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Albums of the Year 2021: Katherine Priddy - The Eternal Rocks Beneath | reviews, news & interviews

Albums of the Year 2021: Katherine Priddy - The Eternal Rocks Beneath

Albums of the Year 2021: Katherine Priddy - The Eternal Rocks Beneath

A striking debut leads the pack through a second long year of pandemic

Katherine Priddy’s debut album came out in the summer, and it’s remained a high point for the rest of the year as 2021 plays out to the sombre drums and drones of resurgent pandemic warnings, fresh lockdowns, closed venues, silenced auditoriums. Her last gig of the year was at St Pancras Old Church on 16th December.

I intended to be there, but Omicron infection rates ballooned to the point that going anywhere seemed no longer possible. Hello, and goodbye, to 2021.

So I’m here at home again, hunkering down, listening to the songs from The Eternal Rocks Beneath, astonished again at their maturity and insight, the memorability of the imagery, and the assurance and capability of her performances. Check out her new video for the song “Eurydice”, its stern message of Don’t Look Back flashing like a warning sign at the mouth of the darkest cave, the song stacked with big choruses and an epic, big-ballad reach as she finds and brings out the compelling human story embedded within the myth.

Despite this second long year of pandemic, folk music had a strong showing in terms of album releases, with the return of Spell Songs, featuring a range of Scottish folk talents (Karine Polwart, Julie Fowlis, Kris Drever among them) and Seckou Keita setting Robert MacFarlane’s poems to music. Rhythms of Migration includes Seckou’s musical partner, harpist Catrin Finch, among an instrumental line up creating this compelling musical journey, while among the duos, Seckou Keita reunited with Cuban pianist Omar Sosa for the mellifluous lockdown collaboration Suba, Hannah James and Toby Kuhn delivered beguiling instrumental magic on Sleeping Spirals, and Boden got it together with Spiers to renew their acquaintance for Fallow Ground.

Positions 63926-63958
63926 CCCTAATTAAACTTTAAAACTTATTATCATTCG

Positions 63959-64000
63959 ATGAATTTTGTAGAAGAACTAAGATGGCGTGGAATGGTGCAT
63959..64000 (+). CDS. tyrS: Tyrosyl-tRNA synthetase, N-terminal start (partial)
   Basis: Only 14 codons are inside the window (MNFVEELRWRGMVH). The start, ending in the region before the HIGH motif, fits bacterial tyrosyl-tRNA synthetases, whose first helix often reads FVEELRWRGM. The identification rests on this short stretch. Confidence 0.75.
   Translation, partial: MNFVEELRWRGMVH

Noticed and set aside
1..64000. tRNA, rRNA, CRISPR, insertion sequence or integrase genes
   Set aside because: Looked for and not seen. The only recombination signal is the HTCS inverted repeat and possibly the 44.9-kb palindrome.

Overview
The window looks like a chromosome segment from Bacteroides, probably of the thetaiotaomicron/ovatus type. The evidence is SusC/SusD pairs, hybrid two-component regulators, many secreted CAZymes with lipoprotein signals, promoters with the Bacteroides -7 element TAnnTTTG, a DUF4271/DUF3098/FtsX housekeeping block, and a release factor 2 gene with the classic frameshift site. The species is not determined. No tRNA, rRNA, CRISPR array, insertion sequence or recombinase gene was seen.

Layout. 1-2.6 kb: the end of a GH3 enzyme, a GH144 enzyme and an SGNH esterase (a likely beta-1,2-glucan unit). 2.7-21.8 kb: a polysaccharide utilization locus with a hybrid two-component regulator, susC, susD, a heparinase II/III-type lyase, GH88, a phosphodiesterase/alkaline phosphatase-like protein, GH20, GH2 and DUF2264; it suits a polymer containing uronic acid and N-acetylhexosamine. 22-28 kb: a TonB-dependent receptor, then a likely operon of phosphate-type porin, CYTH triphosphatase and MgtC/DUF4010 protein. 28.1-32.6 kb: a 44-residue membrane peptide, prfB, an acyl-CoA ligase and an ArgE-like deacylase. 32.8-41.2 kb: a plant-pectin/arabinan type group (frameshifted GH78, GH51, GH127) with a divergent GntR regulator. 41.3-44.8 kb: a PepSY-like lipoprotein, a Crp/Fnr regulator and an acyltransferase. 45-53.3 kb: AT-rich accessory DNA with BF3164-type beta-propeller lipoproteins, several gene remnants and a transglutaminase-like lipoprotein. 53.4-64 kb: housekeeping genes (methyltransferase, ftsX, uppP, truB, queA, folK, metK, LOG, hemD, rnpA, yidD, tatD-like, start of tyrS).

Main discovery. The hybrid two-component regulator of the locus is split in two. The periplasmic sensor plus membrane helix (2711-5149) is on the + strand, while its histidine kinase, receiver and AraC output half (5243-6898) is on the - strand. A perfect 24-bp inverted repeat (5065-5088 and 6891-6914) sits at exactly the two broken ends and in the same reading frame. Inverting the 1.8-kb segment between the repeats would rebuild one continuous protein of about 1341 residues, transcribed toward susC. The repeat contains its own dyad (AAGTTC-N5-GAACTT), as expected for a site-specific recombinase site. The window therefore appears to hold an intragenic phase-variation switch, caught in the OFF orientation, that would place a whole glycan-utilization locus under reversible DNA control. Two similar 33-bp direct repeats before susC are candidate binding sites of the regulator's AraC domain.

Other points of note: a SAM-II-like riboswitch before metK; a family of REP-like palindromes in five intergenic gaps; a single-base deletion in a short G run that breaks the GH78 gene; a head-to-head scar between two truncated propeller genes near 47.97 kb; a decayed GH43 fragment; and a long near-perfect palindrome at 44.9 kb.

As for the solo highlights, Piers Faccini’s Shapes of the Fall was packed with intensity and variety, Josienne Clarke’s A Small Unknowable Thing excelled in condensed candour, arttistic assertion and gleefully scuzzy electric guitar, and Irish folk welcomed a distinct new talent in John Francis Flynn, whose debut, I Would Not Live Always, is on the excellent River Lea imprint on Rough Trade.

Two More Essential Albums of 2021

Spell Songs II – Various artists

Suba – Omar Sosa and Seckou Keita

Musical Experiences of the Year

Bob Dylan’s Shadow Kingdom. A noir, monochrome setting from director Alma Har’el for the Bard of Hibbing’s re-visioning of songs from across his career, appearing then disappearing forever like a bubble of hallucinogenic poetic gas on the internet.

Justin Adams and Mauro Durante, The Green Note, London Monday, 25 October. A brilliant, intimate showcase for Still Moving, from the stellar British guitarist and instrumental king-pin of southern Italy’s Canzoniere Grecanico Salentino.

Track of the Year

The chorus of Abba's 'Keep an Eye on Dan' is still going around my head.

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